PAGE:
I just watched a great program on BBC World called LOGO. It takes a look at commercial culture in all its extremes. The show I saw at segments covering subjects such as demonstrator training camps, the Hello Kitty obsession, the way to sell soap, and France versus McDonald’s. Reminds me that I’ve been wanting to read Naomi Klein’s NO LOGO for a while now, and I really should get around to it sometime soon.



Momus, who is presently based in Tokyo, is hard at work on a new album, tentively titled OSKAR TENNIS CHAMPION, and he’s writing a log of the creation process, which should be updated weekly. It definitely makes for interesting reading.



A few weeks ago I found a website for an independent DV documentary called TOKYO BELOW. I ordered a copy of the DVD from the director, James R. Petix, and finally got my copy yesterday. The short takes a look at the Tokyo underground rock scene, and we are introduced to a few bands. The documentary itself is nice, and I like how a lot of it is presented in splitscreen, which gives us lots of visuals to look at. It’s a nice little walkthrough of Tokyo. The DVD itself has the documentary (around 24 minutes I think), plus a commentary track, band videos, outakes, which all makes for a nice package. What really impresses me is how all this was done independently, which shows how the DV age is really giving us access to quality video packaging. I’ve also been interested in producing short documentaries, but right now it’s mostly the computer side of things that’s preventing me from editing anything I tape (lack of HD space mostly, but a new iMac with a Superdrive that lets me burn DVDs is what I’m really looking at to replace my iBook as soon as I can afford it).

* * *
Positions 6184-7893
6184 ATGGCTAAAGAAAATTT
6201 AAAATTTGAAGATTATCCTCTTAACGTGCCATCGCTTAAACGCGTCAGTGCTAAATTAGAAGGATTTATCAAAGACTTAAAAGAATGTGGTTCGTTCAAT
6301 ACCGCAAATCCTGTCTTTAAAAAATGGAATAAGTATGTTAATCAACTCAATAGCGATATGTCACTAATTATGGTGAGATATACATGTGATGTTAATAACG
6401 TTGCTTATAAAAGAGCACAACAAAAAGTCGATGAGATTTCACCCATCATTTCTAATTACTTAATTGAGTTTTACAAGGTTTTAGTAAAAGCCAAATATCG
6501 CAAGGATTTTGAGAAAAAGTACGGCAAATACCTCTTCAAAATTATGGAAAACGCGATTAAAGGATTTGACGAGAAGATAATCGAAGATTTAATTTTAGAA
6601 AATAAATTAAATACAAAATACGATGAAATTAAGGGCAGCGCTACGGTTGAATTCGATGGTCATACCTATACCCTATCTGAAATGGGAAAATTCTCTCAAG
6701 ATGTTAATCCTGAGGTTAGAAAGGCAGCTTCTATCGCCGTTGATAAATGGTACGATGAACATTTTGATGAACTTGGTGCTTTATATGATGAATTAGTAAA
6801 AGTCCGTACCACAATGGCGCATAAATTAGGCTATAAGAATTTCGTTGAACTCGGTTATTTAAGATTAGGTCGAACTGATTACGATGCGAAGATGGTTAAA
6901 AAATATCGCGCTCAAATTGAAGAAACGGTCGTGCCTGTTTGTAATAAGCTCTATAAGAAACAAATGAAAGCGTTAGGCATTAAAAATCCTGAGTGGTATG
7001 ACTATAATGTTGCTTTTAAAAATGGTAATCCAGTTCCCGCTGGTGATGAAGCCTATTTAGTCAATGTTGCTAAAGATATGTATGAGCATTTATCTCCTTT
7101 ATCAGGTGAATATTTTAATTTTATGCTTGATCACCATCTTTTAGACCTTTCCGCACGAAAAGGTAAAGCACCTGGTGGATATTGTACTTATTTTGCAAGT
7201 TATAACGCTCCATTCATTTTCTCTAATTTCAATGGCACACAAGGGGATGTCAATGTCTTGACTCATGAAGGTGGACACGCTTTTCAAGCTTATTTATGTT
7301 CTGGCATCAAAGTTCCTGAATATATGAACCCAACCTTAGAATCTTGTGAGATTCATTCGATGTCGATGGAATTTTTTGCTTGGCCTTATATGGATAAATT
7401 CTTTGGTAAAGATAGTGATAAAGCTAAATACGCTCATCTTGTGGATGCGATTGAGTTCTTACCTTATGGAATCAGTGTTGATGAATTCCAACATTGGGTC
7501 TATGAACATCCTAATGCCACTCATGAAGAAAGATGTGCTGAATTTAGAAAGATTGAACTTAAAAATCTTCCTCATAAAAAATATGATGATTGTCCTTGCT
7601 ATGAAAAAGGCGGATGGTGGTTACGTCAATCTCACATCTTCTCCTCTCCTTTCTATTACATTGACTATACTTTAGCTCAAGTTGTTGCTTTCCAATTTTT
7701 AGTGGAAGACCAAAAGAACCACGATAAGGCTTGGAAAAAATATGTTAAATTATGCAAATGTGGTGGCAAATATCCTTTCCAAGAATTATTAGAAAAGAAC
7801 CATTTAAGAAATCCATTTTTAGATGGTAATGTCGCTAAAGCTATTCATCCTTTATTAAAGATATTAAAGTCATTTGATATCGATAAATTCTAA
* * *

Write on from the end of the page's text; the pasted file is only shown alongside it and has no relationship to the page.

Check out the site for more info on the video, short clips, and contact info to order it.

Sketch Show

Right now I’m watching a performance by Sketch Show on NHK (the Japanese public broadcasting channel). Sketch Show is a new project by two members of the classic Japanese electronica trio YMO, who counted Ryuichi Sakamoto as a member. The sound is a natural progression of the electronics pioneered by YMO over 2 decades ago. It’s visually very interesting as the two members are in a black studio surrounded by video screens of all sizes, with electronic static/patterns being projected in sync with the music. Their album’s name is STRANGE FLOWERS VOL. 1, and it’s out now.